Top Hunger News: Algae Examined as Cheap Solution to Malnutrition
Highly Nutritious Green Cakes Could Save Lives. Donors hope spirulina, a blue-green, protein-packed algae labeled a "wonderful future food source" 45 years ago by the International Association of Microbiology, will deliver on its promise by the time a US $1.7 million cultivation project in Chad, funded by the European Union (EU), ends in December 2010. [IRIN]
[Video] Haiti: The Aid Dilemma. In the aftermath of January's devastating earthquake in Haiti, post-disaster relief is creating a new kind of problem for businesses there. The massive influx of food aid has altered the price of rice, throwing the delicate balance in Haiti's food supply chain out of whack and threatening to collapse the country's rice market. [Frontline]
West Bank Poverty ‘Worse than Gaza.’ Children living in the poorest parts of the West Bank face significantly worse conditions than their counterparts in Gaza, a study conducted by an international youth charity has found. [Aljazeera.net]
Chad: Hungry Season Sets in Early. The poorest households in Chad will find themselves with no food reserves in the coming weeks, according to the U.S. Famine Early Warning System network, FEWSNET. [IRIN].
FBN Shopping Cart Prices Take Biggest Jump in 21 Months. Led again by increases in prices for meat and dairy products, the overall cost of items in the FOX Business shopping cart rose sharply in May -- the seventh time the food basket prices have increased in the last eight months. [FOX Business]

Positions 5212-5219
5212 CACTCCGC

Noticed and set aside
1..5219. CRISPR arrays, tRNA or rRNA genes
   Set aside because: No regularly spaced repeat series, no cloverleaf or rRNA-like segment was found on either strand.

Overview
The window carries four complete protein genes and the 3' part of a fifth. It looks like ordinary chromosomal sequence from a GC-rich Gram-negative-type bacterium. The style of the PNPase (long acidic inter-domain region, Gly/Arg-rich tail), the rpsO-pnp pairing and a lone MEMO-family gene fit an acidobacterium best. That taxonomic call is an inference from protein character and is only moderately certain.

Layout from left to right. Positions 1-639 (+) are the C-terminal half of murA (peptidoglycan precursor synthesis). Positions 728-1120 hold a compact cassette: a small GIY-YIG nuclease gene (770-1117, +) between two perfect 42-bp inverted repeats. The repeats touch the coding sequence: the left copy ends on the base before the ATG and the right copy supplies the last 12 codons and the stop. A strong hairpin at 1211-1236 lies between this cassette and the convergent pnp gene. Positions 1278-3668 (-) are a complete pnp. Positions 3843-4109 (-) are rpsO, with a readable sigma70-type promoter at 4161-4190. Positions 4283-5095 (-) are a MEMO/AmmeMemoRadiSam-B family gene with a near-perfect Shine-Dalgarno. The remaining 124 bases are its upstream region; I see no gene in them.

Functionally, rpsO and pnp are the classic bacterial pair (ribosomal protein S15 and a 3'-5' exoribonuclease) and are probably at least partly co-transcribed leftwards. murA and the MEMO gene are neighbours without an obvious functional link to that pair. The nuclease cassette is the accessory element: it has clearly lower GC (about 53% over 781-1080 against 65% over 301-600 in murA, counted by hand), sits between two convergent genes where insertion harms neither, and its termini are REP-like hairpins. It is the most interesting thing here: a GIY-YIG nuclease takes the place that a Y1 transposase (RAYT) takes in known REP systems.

Photo Exhibit Shows Face, Airs Stories of Hunger. A North Texas Food Bank photo exhibit puts a face on a widespread problem that often goes unseen. [The Dallas Morning News]
With Federal Stimulus Funds Running Out, Economic Worries Grow. Much of the $787 billion stimulus has been spent, creating jobs and extending jobless benefits. But with lawmakers reluctant to approve more funding, concerns are rising about staving off another recession. [Los Angeles Times]
G-20 Backs Funding for Climate, Food as Protesters Rage Outside. More funding to address climate change and food security will be available through the Multilateral Development Banks, said the G-20 group of the world's largest economies in a declaration at the conclusion of its annual meeting here Sunday. [Environment News Service]
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